We have four somewhat complete manuscripts of John from before 400 A.D. that leave the account out.  How many manuscripts (from before 400 A.D.) did Jerome have supporting his decision to include it in his Latin translation in 380-390 A.D.?  His were ALL before 400 A.D., and he said there were “many”.  If we happened to have ten of Jerome’s Greek manuscripts available today, and one from the time of the Didascalia, and a few from the time of Didymus, how would that affect the view of textual critics on this passage?  Shouldn’t the fact that we know those manuscripts existed affect our view of the passage even if we don’t have them?

The Pericope Adulterae, far from showing the superiority of the oldest manuscripts, simply illustrates how incomplete is their evidence.  To answer the question directly, it is indeed very possible that those earliest manuscripts we have now are incorrect — since we know there were many other early manuscripts that disagreed with them.  The fact that those manuscripts have now perished doesn’t mean they don’t count.  We know they existed, and we know the text of later manuscripts essentially matches the testimony of Jerome and Didymus.

Pesky Papyrii

It isn’t just the Pericope that demonstrates this point.  The discovery of many ancient papyrii in the early twentieth century should have killed the “oldest is best” theory, once and for all.  Bruce Metzger, in Chapters in the History of New Testament Textual Criticism (p. 38), quoted by Harry Sturz, cited 16 places where p66 (mentioned above, from 200 A.D.) had text that was only matched by “late” manuscripts (“distinctively” Byzantine, for those familiar with NTTC).  In other words, textual critics had rejected the readings of these manuscripts because they didn’t occur in any manuscripts before 400 A.D., so they weren’t in the “oldest and best”, and suddenly they pop up in a new “oldest and best” manuscript from 200 A.D.  How dare they! 🙂

“Oldest is best” becomes problematic when “oldest” is a moving target and the new “oldest” doesn’t agree with the previous “oldest.”  It makes your previous “oldest is best” assertion look pretty silly, and makes one wonder what the next “oldest” they discover is going to say….

At this point, textual critics should have humbly said, “We didn’t have the complete picture before, and we still don’t.  There were probably hundreds of thousands of manuscripts in the first three centuries, and we have no evidence that the ones that have survived are representative.  ‘Oldest is best’ isn’t valid when you know there were so many manuscripts and you have such a small set of them.”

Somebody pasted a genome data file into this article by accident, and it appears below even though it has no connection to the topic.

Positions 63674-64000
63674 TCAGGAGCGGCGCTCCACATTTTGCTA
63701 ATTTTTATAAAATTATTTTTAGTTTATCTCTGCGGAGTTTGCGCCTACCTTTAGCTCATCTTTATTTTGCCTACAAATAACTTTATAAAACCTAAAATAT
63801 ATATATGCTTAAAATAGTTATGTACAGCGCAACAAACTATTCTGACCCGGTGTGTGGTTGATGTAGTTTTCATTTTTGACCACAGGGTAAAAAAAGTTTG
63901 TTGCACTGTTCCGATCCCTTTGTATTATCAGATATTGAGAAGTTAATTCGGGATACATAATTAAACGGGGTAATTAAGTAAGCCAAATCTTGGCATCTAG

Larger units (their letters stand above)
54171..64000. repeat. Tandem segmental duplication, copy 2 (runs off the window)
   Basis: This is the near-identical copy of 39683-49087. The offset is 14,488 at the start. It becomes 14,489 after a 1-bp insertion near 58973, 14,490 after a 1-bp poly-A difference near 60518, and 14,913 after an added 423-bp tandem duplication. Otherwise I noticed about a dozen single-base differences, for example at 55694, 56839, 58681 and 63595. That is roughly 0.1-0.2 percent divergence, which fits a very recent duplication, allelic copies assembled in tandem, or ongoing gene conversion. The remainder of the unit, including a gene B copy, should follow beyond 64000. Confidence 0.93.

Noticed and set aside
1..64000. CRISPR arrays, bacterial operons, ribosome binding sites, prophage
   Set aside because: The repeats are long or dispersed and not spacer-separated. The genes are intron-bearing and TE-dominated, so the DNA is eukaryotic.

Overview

To be fair, textual critics like Bruce Metzger, Francis Burkitt, Gunther Zuntz, and E.C. Colwell did acknowledge that readings previously rejected as “late” were actually very, very old.  Zuntz says that the later manuscripts “did not hit upon these readings by conjecture or independent error.  They reproduced an older tradition” (The Text of the Epistles, p. 55).  These textual critics, however, did not accept the text of the later manuscripts.  They simply (finally) admitted that the wording of the manuscripts was older than the manuscripts that recorded it.

The Age of the Manuscript Proves Little

Once you admit that, you’ve really killed the idea that “the oldest manuscript is best.”  Once you admit that a particular wording may be several hundred years older than the manuscript that records it, you admit that the age of the manuscript doesn’t necessarily prove anything at all, as to what is the most accurate text.  If one manuscript is 200 years older than the next one, but the text of the newer one goes back to 200 years before the older one, then the age of the manuscripts just don’t matter anymore.

The Pericope Adulterae and the papyrii discoveries of the twentieth century speak with one voice.  They tell us that the oldest surviving manuscripts of the Bible do not give an accurate or complete picture of the many thousands upon thousands of manuscripts of the Bible in the second through fourth centuries.  The testimony of Christian writers proves it in the case of the Pericope.  The testimony of new papyrus manuscript discoveries demonstrates it as well.

When someone tells you that the oldest manuscripts are best, remember Didymus the Blind and Ambrose, on opposite sides of the Mediterranean, preaching on the woman taken in adultery.  There were an innumerable multitude of “oldest” manuscripts that were used, copied, preached from, and perished.  The voice of those perished manuscripts comes down to us in “later” manuscripts, but that doesn’t mean that voice wasn’t speaking in early days.

Summary Page (with links) for the “Oldest and Best” series

About Jon Gleason

Pastor of Free Baptist Church of Glenrothes
This entry was posted in Bibliology, NT Textual Criticism and tagged , , , , , , . Bookmark the permalink.

21 Responses to The “Pericope Adulterae” and the Oldest Manuscripts

  1. Andrew Cahill says:

    Thanks for the answer. That clears up some of my questions, and admittedly there can’t be a “good” answer for everything I asked. To bad this isn’t easier…

    • Jon Gleason says:

      Thanks, Andy. If it is God’s Word (and it is), and it “isn’t easier”, then we know God had a reason for it not being easier. I have some thoughts on that which I’ll post at some point in the future.